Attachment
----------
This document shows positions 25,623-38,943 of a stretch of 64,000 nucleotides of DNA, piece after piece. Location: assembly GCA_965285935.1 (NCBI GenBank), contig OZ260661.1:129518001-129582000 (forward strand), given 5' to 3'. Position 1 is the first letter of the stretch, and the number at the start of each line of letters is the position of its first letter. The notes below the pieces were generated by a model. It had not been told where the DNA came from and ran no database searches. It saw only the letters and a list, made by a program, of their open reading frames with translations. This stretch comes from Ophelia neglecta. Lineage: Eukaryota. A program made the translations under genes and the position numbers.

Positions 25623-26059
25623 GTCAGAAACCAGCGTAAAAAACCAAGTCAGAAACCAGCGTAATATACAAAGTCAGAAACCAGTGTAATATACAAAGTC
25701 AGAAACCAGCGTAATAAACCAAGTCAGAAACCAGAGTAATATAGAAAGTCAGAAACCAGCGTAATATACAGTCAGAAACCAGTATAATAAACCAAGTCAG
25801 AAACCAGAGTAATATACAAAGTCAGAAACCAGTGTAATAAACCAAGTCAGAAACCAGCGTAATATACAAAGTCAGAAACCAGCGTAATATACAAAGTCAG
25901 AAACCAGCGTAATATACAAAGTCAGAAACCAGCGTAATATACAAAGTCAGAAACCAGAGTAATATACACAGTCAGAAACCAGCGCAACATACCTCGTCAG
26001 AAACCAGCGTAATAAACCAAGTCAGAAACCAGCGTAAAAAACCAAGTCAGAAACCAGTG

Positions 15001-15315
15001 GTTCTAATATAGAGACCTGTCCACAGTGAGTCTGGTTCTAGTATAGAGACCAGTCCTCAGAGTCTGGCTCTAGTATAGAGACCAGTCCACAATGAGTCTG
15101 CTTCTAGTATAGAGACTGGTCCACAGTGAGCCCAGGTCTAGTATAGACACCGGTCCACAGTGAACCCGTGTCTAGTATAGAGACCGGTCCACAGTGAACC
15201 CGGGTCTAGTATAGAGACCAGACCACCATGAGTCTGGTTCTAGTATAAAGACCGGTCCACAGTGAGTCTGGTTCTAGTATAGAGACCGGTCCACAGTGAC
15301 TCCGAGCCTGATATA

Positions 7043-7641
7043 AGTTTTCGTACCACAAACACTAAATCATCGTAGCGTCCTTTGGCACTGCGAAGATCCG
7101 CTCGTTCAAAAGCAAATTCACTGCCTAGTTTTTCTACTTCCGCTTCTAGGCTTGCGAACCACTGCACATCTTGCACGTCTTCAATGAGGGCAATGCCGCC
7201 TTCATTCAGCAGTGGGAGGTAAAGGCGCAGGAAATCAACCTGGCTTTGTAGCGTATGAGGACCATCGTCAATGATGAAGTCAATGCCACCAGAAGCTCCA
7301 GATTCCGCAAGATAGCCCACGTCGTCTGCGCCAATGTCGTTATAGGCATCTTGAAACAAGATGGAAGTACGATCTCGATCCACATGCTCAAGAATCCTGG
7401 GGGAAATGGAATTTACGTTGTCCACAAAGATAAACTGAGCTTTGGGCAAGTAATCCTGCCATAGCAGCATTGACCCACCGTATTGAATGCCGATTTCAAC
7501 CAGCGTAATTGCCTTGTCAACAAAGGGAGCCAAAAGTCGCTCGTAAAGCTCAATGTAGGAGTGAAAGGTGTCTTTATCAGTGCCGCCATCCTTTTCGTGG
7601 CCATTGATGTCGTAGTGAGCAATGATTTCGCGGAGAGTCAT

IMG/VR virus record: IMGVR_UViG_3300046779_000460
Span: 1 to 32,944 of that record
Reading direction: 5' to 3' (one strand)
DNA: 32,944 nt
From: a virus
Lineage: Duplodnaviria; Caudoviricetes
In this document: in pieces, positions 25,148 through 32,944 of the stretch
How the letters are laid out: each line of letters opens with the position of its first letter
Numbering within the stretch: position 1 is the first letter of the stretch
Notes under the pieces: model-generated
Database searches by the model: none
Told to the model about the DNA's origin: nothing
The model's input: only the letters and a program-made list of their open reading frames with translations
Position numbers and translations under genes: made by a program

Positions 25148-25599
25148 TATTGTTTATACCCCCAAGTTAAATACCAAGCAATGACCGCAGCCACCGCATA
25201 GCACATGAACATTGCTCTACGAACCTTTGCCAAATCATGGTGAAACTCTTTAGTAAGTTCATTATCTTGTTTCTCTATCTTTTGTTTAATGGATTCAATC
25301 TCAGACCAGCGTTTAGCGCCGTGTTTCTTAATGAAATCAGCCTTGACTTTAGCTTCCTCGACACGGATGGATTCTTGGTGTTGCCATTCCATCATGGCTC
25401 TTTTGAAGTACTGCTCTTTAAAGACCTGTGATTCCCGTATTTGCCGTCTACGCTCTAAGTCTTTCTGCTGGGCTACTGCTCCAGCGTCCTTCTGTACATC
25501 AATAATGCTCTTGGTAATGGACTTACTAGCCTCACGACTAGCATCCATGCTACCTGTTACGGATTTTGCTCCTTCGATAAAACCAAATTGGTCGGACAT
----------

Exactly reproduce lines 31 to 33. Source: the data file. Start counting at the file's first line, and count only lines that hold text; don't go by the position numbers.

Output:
Database searches by the model: none
Told to the model about the DNA's origin: nothing
The model's input: only the letters and a program-made list of their open reading frames with translations